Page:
Back to the land: McNamara came to the Sacramento Valley, where he fell in love with the flat, fertile soil and the farms, ranches and orchards. He received a degree in plant and soil science from UC Davis in 1976 and struggled for three years to run a 60-acre garden that supplied fresh produce to San Francisco restaurants. "It broke me financially and it broke me physically," he said. He switched to walnuts, he said, because they are high value, harvested once a year, healthful and not highly perishable.

Nuclear family: McNamara has been married for 30 years to his wife, Julie, an entomologist he met at UC Davis. They have two sons — Graham, 28, who works for a software company in San Francisco, and Sean, 25, who returned to the farm 18 months ago to grow hops. A daughter, Emily, 20, is a student at Brown University.

Young farmers: The California Farm Academy just graduated its first class of 20 young farmers from its six-month program. The center and academy are busy places thanks to a growing interest among young people in organic farming, farmers markets and the slow-food movement, he said. "It's a perfect wave, a wholesome wave," McNamara said. "Millennials understand the importance of agriculture and food and this vital connection to nature." California must attract more young farmers, he said, or risk losing valuable agricultural land from production.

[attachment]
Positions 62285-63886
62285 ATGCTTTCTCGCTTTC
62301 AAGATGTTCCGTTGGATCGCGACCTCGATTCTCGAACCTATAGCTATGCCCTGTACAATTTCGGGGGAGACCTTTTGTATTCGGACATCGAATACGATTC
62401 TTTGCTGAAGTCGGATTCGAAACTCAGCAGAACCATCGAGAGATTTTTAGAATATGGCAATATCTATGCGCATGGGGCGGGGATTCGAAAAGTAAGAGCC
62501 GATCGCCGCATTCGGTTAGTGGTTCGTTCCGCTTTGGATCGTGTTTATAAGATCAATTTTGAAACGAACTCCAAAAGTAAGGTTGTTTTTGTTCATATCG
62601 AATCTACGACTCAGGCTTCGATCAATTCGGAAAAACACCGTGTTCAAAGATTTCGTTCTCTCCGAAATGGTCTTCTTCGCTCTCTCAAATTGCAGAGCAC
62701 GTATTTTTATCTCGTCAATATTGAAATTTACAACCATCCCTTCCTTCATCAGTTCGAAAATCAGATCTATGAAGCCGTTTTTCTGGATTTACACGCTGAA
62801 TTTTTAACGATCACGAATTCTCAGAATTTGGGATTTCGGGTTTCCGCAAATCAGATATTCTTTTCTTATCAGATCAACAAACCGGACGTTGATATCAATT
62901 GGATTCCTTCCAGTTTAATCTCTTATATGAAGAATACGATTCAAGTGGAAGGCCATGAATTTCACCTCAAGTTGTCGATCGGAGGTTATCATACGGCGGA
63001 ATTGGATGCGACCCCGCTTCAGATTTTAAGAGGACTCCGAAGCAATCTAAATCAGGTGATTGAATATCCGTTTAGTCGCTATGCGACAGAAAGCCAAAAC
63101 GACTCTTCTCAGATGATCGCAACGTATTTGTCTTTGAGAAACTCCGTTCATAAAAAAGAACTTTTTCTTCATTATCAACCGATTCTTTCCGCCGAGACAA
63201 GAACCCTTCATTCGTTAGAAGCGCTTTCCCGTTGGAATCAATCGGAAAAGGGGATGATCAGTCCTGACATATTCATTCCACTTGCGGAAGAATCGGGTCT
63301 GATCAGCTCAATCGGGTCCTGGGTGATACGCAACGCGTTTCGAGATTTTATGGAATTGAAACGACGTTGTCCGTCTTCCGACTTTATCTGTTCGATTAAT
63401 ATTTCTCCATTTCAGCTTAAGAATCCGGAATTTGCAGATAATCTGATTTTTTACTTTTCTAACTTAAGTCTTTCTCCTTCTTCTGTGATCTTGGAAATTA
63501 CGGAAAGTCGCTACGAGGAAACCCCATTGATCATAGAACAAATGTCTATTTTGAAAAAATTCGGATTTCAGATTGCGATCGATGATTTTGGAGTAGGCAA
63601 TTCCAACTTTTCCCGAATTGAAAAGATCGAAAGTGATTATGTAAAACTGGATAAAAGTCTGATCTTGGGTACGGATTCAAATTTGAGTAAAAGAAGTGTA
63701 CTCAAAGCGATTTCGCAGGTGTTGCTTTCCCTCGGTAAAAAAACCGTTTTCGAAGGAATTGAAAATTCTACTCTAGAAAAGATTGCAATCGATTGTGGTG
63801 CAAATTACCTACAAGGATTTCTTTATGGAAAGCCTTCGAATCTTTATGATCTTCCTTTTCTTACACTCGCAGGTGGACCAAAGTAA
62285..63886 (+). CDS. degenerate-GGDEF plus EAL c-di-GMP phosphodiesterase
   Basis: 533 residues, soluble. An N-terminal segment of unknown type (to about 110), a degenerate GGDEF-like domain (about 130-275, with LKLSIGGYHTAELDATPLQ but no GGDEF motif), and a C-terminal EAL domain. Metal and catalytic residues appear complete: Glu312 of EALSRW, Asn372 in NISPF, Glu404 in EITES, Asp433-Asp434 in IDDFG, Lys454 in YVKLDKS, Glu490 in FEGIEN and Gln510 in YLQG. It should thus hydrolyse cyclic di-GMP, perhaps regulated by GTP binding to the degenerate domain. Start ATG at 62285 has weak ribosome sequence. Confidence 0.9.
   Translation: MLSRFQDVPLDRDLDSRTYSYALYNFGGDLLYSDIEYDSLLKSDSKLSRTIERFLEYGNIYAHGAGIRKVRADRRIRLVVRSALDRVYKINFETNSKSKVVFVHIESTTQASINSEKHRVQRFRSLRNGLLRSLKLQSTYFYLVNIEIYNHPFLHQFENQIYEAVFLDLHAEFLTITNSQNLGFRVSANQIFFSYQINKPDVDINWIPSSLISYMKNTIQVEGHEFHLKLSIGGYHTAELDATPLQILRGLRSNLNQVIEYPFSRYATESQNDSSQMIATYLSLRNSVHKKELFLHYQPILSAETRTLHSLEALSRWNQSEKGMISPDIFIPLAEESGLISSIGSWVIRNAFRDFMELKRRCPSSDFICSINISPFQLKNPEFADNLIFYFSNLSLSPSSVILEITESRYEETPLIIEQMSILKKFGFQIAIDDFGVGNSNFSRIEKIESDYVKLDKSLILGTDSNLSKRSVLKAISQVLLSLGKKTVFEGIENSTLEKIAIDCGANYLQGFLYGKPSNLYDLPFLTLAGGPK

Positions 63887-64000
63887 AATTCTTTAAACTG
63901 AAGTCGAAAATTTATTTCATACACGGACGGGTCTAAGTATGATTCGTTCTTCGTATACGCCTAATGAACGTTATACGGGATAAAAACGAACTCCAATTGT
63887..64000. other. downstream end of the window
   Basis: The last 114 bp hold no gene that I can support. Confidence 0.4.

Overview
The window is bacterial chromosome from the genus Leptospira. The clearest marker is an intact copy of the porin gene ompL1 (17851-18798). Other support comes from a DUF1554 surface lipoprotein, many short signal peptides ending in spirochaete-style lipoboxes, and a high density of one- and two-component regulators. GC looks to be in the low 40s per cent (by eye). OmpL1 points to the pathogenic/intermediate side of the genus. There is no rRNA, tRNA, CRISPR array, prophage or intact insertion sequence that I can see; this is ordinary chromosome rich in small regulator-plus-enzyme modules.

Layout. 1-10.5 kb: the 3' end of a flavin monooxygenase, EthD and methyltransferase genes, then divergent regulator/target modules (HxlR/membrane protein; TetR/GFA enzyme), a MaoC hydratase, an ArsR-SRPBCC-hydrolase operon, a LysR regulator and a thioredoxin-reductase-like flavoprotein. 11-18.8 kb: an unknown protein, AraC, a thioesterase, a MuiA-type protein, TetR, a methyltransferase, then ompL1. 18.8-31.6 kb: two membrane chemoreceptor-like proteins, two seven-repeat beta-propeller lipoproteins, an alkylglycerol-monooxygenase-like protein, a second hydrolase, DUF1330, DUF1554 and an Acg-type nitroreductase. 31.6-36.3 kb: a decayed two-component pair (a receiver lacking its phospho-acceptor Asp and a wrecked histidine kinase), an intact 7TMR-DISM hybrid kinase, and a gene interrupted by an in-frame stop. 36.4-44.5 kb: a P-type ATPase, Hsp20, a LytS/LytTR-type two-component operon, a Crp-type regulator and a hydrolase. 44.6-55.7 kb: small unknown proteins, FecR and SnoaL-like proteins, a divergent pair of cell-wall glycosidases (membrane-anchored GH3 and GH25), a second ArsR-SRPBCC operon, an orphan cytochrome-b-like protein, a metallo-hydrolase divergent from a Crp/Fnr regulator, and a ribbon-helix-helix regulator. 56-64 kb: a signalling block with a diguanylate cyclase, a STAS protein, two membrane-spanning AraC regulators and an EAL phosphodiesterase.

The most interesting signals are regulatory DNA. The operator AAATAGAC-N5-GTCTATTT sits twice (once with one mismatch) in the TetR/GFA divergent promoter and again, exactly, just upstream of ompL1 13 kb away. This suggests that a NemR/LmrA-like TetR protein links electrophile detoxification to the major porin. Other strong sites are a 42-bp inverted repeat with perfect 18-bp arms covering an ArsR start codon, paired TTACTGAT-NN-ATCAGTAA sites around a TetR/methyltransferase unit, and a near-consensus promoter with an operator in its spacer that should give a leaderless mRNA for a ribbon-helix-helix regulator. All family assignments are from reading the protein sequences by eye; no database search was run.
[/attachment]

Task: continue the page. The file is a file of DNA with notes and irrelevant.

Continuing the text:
Agricultural gold: As an educator, McNamara hopes that training will instill among students the same devotion to the land that the pioneers of the Sacramento Valley showed when they settled there after the Gold Rush. "People then were so dedicated, so courageous and so adaptable," he said. "The same character exists today.",0,1752156.story